Birds are fascinating creatures. Who wouldn't want to just sprout wings and take flight like a bird? It's a captivating thought, at the very least. Birds have a highly developed anatomy that serves to enable the miracle of flight. To fly, they must be incredibly lightweight and yet extremely strong. The combination of these two seemingly opposing traits are reflected throughout the anatomical construction of a bird.
Adaptations for flight not only include the obvious anatomical features (wings and feathers) but they also are reflected in a bird's skeletal, digestive, respiratory and, cardiovascular systems. Let's take a tour through the major external and internal features of a parrot's anatomy.....
Birds have some of the best eyesight in the animal kingdom. Vision is a parrot's most critical sense as it is important for its ability to survive. Parrots' ability to see with great accuracy at long distances, and in enhanced color, helps them to detect predators. It is typical for prey animals to have their eyes spaced widely on their heads, and this is the case for parrots. With their eyes placed on the side of their heads, they are better able to monitor movement from all angles, and they have close to a 360° view of their surroundings. A few other interesting facts about a parrot's eyesight are:
Birds have ear holes instead of ears! These ear holes are hidden by specialized feathers known as auricular feathers. Although parrots don't have external ear structures, they do have three inner ear chambers just like we do. A parrot's middle ear has only one bone versus the three bones (Hammer, Anvil and Stirrup) found in human ears.
The ability to hear is very important to a bird's existence in the wild, especially since birds often rely on communications between flock members to warn of predators. Here are a few facts about a bird's hearing:
The top part of a parrot's beak is called the cere. The cere is a soft, fleshy swelling where the bird's nares (nostrils) are located. The color of the cere varies from species to species. You can often tell the sex of a budgie by looking at their cere. The cere is blue for mature males and it is pale brown for females. When they are babies, both the male and female budgies have pinkish ceres!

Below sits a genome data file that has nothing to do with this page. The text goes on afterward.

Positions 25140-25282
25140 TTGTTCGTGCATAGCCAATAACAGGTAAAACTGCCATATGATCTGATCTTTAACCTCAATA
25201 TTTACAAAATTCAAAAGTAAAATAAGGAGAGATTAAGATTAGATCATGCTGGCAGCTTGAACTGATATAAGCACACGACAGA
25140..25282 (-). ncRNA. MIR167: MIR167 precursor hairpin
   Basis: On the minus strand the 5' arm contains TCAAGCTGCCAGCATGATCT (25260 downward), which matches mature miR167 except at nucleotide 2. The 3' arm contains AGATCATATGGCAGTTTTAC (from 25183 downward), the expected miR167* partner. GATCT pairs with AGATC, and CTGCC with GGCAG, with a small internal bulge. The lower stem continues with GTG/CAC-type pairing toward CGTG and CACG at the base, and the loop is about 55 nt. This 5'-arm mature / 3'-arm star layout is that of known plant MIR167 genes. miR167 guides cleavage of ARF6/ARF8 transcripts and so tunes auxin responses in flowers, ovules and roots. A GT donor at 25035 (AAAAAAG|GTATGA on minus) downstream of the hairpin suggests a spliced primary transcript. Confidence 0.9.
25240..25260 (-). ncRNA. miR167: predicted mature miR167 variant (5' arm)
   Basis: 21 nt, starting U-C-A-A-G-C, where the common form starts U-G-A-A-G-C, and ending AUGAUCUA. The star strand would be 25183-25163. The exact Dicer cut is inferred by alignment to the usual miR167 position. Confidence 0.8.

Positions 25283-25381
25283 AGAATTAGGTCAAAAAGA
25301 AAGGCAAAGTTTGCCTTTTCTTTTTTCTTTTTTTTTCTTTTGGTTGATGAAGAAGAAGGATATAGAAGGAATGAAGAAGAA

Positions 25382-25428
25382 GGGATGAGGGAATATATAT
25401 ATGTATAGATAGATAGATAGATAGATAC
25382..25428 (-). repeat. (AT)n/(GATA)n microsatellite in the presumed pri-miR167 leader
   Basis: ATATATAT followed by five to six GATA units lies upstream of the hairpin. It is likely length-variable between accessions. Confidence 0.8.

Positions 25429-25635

Beak and Tongue
Birds have beaks instead of teeth. Parrots are also sometimes referred to as "hookbills" due to the curved, hook-like shape of their beaks. Finches and canaries with their short, straight beaks are considered "softbills."
A parrot's beak is short and wide with a curved upper mandible that hooks around the lower mandible which has a sharp, upward pointing cutting edge. The upper mandible in a parrot has a level of mobility not common to other bird species with hooked bills (i.e., hawks). This extra flexibility, in combination with the lower mandible's cutting edge, allows a parrot to easily crush hard seeds and nuts. Beaks are made out of keratin, just like our fingernails.
The shape of a bird's beak determines the type of diet it can consume (eat). A parrot's beak is very strong as demonstrated by their ability to crack open nut shells and devour fruits with thick skins. Parrots are extremely agile with their powerful beaks. They can use them to delicately groom their feathers and their mates' feathers as well! All in all, beaks are amazing tools!